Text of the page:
The upbeat mood at Wipro, India’s third-largest IT services exporter, is hard to miss after it posted healthy growth for two consecutive quarters in FY14 and issued strong revenue guidance for the next three months. In an interview with PP Thimmaya and Debojyoti Ghosh, Wipro CEO TK Kurien says the company has enhanced its execution ability over time and now plans to move more of its top talent to the markets they serve so that they face customers directly and keep the momentum going. Excerpts:
What do you think of the overall macro environment?
It is fairly positive. Discretionary spending in industries like hi-tech is coming back. Typically, what we see is that once the US starts picking up, two quarters later the UK picks up and then continental Europe follows suit. This year, we are in a better position than last year, when there was softness in demand. That isn’t the case today.
Are you confident of maintaining the current growth momentum?
Yes, more or less. In one quarter, we may see a particular service doing better and I cannot predict quarter-to- quarter change but, in terms of secular growth on a full-year basis, the momentum is there.
As CEO of Wipro’s IT business, what has been your experience over the last three years?
I think a lot has been done within the enterprise in terms of bringing in speed and agility, but there is a long way to go. It really boils down to getting people who are competent — that is the challenge and it’s a work in progress.
One must realise we are a big organisation where meritocracy has traditionally been based on how many years one has served in the company and not necessarily on the impact they would have on the customer.
The appraisal process has been changed to bring those to the fore who have made an impact. We started the process of identifying such people last year and, today, we have a fair idea of who they are. These are people who, over the long term, will move into positions of responsibilities and in front of markets — they cannot be in India.
All my business units’ heads have moved and are sitting in the market. Most of our vertical heads, client-engagement managers, delivery heads and key account managers are in the market. It has been a big change and people understand the customer better. Now, the next big thing for us is to bring in people from the industry.
Are you looking at hiring top talent from outside the industry?
For the BFSI sector, we have a person from the UK banking industry, someone who was ranked the top technology executive in 2013. We would be looking at hiring domain experts from the industry across sectors.
The idea is to decentralise the business further while talent management is handled by me. We want each business to run like an independent unit. There has been a certain execution rigour seeping into the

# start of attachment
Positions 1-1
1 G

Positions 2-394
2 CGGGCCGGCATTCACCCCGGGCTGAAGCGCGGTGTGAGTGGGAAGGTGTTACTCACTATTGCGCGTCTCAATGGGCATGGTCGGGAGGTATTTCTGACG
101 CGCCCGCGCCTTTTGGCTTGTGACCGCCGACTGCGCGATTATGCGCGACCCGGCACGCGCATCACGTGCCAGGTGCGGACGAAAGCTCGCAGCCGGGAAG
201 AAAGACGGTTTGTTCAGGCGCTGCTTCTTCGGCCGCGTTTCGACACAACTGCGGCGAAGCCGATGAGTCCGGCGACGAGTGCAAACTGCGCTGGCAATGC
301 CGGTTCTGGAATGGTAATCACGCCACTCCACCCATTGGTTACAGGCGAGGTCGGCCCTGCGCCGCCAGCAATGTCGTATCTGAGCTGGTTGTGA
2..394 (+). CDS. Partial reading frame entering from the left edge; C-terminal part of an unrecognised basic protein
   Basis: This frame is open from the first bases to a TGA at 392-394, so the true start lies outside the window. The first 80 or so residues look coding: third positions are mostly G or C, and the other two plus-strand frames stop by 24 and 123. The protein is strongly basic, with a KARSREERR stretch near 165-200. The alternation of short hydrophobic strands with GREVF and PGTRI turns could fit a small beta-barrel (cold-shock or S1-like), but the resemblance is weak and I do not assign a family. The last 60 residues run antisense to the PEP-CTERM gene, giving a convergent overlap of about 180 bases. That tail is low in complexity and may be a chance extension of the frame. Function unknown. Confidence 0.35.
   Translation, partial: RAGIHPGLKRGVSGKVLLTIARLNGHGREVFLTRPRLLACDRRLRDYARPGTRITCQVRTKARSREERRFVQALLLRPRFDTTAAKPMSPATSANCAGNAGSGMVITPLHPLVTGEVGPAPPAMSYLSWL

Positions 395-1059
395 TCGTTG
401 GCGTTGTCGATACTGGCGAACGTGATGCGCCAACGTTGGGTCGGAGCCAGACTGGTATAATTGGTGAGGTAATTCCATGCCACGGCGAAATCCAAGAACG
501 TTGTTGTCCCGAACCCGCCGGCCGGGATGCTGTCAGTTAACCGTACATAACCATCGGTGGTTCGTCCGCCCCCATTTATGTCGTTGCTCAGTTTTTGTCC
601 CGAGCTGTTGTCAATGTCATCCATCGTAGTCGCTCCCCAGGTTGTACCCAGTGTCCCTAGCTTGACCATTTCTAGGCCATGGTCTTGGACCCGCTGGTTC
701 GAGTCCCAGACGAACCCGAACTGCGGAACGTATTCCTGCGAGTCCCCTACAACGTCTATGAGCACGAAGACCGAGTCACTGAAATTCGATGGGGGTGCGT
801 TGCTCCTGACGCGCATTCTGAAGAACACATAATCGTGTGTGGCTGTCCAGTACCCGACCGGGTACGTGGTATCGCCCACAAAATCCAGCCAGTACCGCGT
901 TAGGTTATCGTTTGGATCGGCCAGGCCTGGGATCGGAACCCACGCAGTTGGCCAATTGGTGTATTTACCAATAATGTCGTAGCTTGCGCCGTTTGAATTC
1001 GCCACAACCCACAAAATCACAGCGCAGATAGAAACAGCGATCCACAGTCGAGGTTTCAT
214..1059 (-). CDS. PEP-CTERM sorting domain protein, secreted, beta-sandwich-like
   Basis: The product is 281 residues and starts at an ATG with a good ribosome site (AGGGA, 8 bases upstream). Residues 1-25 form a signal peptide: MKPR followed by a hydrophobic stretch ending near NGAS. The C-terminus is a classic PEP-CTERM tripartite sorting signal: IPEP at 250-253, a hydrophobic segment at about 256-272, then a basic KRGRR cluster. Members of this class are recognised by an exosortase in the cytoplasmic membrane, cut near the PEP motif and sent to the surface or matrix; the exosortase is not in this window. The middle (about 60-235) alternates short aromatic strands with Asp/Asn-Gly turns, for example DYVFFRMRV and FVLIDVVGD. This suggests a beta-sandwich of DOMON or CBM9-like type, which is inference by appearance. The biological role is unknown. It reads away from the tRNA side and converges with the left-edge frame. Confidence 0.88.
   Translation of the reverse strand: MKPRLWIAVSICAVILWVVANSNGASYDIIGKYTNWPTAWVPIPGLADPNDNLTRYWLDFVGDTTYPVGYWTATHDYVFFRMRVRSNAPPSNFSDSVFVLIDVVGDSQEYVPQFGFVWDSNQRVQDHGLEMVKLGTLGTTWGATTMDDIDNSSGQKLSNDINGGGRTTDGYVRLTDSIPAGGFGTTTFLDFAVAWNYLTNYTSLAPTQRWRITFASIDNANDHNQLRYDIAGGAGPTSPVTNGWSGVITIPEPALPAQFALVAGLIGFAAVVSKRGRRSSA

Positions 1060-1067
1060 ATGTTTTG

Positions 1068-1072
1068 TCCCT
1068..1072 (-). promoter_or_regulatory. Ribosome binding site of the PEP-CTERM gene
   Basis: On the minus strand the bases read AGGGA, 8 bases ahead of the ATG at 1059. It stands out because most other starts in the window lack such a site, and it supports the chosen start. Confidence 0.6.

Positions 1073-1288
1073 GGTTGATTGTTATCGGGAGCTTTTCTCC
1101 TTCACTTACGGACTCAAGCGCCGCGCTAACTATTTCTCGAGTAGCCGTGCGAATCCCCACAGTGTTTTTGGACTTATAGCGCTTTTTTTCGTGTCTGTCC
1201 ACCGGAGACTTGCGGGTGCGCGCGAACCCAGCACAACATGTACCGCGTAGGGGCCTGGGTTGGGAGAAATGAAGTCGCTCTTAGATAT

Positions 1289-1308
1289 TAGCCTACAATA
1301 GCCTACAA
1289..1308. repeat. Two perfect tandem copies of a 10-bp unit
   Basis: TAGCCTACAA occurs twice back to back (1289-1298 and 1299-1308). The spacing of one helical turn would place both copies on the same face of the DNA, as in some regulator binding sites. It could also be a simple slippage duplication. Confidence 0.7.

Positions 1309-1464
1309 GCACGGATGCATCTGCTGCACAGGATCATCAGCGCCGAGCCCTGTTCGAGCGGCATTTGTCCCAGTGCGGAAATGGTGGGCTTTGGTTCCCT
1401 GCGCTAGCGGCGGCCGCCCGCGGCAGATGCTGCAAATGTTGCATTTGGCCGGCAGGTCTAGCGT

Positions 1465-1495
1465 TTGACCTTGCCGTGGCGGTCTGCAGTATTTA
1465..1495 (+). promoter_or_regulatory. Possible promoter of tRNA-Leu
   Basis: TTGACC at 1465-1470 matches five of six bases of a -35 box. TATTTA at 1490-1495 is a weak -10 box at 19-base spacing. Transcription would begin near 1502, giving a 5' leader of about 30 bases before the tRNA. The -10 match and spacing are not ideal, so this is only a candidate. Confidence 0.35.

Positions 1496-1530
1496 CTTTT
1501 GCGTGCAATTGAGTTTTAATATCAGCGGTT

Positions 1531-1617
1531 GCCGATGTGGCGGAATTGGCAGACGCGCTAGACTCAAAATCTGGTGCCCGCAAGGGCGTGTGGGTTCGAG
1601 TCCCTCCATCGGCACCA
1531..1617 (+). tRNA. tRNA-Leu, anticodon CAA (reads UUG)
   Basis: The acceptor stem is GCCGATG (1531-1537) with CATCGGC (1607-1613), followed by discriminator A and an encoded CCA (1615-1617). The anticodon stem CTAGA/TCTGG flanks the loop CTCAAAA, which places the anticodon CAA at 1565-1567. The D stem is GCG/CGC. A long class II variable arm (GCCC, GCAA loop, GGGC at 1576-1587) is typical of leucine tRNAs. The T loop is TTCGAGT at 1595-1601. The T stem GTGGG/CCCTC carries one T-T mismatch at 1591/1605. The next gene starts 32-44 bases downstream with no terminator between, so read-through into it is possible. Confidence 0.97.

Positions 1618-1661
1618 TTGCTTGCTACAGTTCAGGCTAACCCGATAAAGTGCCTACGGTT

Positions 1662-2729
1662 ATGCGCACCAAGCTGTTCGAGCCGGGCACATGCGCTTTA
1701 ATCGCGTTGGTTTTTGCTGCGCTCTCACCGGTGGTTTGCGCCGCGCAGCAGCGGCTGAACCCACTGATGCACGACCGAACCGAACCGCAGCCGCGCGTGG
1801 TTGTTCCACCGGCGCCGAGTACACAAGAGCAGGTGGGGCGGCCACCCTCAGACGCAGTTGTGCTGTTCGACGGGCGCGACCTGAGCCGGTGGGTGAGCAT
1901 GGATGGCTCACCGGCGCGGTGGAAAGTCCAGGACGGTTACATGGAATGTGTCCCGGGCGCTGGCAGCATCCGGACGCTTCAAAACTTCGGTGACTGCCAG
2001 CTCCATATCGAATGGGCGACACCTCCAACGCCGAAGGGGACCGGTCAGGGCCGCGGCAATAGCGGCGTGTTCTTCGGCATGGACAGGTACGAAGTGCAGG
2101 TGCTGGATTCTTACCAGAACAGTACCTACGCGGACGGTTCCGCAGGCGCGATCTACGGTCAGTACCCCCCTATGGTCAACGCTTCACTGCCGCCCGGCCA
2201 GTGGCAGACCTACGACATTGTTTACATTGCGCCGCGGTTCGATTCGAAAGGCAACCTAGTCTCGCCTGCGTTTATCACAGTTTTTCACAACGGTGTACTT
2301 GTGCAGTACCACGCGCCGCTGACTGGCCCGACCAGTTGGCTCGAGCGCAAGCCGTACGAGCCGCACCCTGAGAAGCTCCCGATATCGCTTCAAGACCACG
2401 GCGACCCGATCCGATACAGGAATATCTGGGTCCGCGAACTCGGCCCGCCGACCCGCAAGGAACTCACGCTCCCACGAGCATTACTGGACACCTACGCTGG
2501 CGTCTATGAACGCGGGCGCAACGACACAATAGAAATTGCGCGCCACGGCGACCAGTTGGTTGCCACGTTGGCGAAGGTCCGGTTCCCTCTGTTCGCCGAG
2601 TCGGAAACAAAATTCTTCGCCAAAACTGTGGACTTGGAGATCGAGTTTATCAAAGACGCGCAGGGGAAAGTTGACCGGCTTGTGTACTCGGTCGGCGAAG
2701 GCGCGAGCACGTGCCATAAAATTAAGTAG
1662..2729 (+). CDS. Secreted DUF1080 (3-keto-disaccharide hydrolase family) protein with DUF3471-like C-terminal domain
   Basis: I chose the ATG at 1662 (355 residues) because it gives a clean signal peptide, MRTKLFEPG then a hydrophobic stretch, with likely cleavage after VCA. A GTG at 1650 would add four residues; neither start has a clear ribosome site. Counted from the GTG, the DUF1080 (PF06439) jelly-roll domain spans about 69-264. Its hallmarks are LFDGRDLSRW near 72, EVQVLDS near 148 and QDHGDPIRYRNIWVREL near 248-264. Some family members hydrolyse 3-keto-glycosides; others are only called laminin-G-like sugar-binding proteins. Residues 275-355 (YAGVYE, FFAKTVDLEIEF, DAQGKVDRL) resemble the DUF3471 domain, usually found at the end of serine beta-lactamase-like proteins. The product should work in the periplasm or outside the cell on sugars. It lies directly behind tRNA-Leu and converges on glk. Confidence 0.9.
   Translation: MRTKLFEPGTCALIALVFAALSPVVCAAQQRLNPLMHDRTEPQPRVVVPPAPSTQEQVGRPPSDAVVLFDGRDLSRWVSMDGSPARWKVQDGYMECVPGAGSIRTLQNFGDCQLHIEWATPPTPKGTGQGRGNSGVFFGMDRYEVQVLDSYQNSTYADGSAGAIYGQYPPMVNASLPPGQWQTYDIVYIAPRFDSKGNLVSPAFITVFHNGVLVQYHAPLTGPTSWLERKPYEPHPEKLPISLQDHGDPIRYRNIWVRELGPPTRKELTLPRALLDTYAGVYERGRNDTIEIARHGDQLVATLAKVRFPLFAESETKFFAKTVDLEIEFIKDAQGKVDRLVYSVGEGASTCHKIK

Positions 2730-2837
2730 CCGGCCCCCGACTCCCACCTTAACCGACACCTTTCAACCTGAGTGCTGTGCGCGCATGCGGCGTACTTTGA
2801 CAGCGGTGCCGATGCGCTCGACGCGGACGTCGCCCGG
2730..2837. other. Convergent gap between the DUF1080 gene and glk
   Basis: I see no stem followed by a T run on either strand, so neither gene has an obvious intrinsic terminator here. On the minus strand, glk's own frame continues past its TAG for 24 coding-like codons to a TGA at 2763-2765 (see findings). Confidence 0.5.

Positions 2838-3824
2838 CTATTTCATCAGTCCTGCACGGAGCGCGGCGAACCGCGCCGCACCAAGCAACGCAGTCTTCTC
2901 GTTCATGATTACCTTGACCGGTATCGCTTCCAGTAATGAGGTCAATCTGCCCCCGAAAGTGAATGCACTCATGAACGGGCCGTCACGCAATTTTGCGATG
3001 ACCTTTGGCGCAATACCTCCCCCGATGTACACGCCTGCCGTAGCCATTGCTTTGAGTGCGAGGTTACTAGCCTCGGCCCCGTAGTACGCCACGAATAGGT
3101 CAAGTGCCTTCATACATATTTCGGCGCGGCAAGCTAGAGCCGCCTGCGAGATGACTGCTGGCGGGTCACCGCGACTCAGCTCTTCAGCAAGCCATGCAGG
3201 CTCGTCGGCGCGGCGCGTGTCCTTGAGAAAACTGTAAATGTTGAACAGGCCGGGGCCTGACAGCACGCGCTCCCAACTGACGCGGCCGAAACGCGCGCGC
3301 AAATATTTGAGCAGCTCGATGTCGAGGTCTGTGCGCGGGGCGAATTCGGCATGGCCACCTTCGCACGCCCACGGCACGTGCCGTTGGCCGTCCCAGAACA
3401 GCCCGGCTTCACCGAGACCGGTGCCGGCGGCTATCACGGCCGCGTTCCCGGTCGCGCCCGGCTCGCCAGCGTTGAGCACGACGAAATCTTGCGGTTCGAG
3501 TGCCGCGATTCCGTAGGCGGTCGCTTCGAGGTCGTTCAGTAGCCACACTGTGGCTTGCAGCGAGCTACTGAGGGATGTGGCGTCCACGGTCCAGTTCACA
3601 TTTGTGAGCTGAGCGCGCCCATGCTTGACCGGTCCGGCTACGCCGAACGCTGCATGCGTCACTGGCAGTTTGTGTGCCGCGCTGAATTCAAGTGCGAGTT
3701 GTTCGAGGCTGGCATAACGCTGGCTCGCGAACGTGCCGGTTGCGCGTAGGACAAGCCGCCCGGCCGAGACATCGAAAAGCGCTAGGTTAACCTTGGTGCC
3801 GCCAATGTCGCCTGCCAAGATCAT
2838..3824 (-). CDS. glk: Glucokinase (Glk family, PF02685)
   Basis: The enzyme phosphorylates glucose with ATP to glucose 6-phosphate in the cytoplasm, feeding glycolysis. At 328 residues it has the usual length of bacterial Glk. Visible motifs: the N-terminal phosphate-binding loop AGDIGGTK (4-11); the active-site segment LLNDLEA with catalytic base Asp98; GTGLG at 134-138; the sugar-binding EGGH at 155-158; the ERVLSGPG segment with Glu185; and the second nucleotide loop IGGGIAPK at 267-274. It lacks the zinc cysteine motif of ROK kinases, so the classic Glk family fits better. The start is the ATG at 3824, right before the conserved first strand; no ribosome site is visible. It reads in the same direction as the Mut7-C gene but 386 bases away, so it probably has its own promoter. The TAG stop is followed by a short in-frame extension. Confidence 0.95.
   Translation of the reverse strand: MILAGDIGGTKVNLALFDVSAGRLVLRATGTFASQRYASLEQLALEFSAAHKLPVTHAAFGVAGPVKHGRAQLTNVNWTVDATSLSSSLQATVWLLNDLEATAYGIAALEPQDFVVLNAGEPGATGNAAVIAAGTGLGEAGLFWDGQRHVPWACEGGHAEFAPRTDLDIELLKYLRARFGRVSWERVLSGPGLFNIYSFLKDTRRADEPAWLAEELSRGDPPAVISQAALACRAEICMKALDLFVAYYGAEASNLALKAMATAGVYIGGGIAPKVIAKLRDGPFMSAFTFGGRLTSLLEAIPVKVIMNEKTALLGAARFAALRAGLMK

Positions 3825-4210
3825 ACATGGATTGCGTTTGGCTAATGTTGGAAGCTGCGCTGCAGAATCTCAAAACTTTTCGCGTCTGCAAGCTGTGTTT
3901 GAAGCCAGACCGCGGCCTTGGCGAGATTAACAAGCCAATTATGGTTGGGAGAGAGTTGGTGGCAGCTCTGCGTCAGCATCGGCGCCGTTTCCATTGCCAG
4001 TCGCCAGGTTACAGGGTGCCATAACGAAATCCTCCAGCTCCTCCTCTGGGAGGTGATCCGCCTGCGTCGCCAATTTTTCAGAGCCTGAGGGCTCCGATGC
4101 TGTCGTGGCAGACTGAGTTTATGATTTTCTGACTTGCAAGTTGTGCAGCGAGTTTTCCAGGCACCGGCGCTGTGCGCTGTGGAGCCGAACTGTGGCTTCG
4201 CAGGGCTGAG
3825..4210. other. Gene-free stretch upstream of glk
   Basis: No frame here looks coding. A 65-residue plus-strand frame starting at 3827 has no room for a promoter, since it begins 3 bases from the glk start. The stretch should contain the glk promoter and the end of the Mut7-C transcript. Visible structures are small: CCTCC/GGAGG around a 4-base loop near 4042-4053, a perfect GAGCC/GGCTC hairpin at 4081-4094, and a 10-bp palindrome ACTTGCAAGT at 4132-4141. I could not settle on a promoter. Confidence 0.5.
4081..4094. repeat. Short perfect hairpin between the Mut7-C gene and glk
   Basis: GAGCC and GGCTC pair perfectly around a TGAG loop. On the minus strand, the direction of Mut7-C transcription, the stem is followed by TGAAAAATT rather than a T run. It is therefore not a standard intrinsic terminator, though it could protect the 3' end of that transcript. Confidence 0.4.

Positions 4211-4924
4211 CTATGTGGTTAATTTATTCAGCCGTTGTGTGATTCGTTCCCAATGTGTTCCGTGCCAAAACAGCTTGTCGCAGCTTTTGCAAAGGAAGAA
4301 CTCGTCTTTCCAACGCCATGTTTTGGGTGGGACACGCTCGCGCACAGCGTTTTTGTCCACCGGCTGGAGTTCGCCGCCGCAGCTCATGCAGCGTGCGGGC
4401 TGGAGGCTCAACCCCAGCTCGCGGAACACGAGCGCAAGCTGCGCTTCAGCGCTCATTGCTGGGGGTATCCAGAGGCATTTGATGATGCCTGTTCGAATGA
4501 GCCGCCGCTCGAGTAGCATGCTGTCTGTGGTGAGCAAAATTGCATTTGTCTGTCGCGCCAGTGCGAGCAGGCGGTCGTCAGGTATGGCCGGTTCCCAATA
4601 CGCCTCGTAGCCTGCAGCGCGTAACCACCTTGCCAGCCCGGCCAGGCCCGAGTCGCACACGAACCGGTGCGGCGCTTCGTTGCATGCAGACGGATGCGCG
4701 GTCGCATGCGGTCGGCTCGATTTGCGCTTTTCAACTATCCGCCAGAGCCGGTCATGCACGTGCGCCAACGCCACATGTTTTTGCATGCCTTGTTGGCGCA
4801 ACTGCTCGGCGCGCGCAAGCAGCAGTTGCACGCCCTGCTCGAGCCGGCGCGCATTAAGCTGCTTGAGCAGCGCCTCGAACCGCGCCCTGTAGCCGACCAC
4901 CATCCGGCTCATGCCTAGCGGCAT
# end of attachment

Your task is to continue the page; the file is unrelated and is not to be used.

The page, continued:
Has the company’s execution ability improved?
It has been driven by market forces and our ability to react while being effective. This has been the big difference. The slackness has gone away, at least in several layers, but down below in the organisation, there is still a lot of control. I tell the strategic business unit heads that the dreams and nightmares of running it are theirs while my job is to make sure we have the best people in the company.
We make sure we have the best people and rotate them through different functions — if they are able to manage change effectively, they are the leaders of tomorrow.
What is Wipro’s digital strategy ?
In digital, we do not expect great topline growth, but the idea is to build a service around this. For example, if one looks at sales functions, there are three components: handling the funnel, converting the funnel and post- sales experience. If one looks at these three components, both in the digital and physical fronts, data between both can be shared for effectiveness in each of these areas.
We will provide a service that will work in both areas, with a lot of inbuilt tools to improve effectiveness. It is going to grow slow as a service and we are not expecting rapid growth.
We believe most of the people who do mundane jobs in the service businesses will get automated out and the skill base is going to be very sharply differentiaed. The market will move towards people who have got a very high degree of skills.
Why did you announce a salary hike six months ahead?
We want to remain consistent — we do not want people to believe they are not going get a hike in June. We are always going to give salary hikes, without exception. I’am very clear that on June 1, whether it is good or bad time, even if profitability is under pressure, we will give out salary hikes.